On Friday, Sept. 30: Personal income and spending.
There are 22 trading days before the October options expire, 50 the November, 78 the December and 113 the January.
On the jump, market stats, econ reports, and the trading calendar . . .
Blue chip stocks (SPY) closed the latest regular session up 0.8% from the prior close. During the day SPY traversed 3.2% in a net move down of 0.9%.
The day's extremes: Open $117.05, high $117.63, low $113.93, close $116.05.
SPY closed within the DeMark pivots after trading below their range. The next DeMark pivots are $113.14-$116.84.
In total, 3.4 billion shares were traded on the three major U.S. stock exchanges, 17% more than on the prior trading day.
Five-year bond yields imply inflation at 1.63%, two basis points higher than the prior trading day.
The Commerce Department at 8:30 a.m. Eastern reports on personal income and spending (or "outlays", in the agency's terminology). Subtract the second item from the first, and the result is savings. All three figures are important gauges of whether working people are going to stand up and spend us back to prosperity. Not quite what Marx envisioned as the power of the working class, but it is what it is.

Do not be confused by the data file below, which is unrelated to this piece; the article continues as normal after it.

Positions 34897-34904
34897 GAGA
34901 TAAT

Also out, the Chicago Purchasing Managers' Index at 9:45 a.m. -- a regional indicator -- and the Reuter's/University of Michigan consumer sentiment report at 9:55 a.m.
St. Louis Fed Pres. James Bullard makes a public appearance. Bullard doesn’t have a seat on the monetary policy committee. He took office under President George W. Bush after rising through the Fed system.
By my rules, at this point in the cycle I can trade October vertical, diagonal, butterfly and calendar spreads, iron condors and covered calls, as well as January or later straddles, strangles, calls and puts. And of course, shares are good at any time.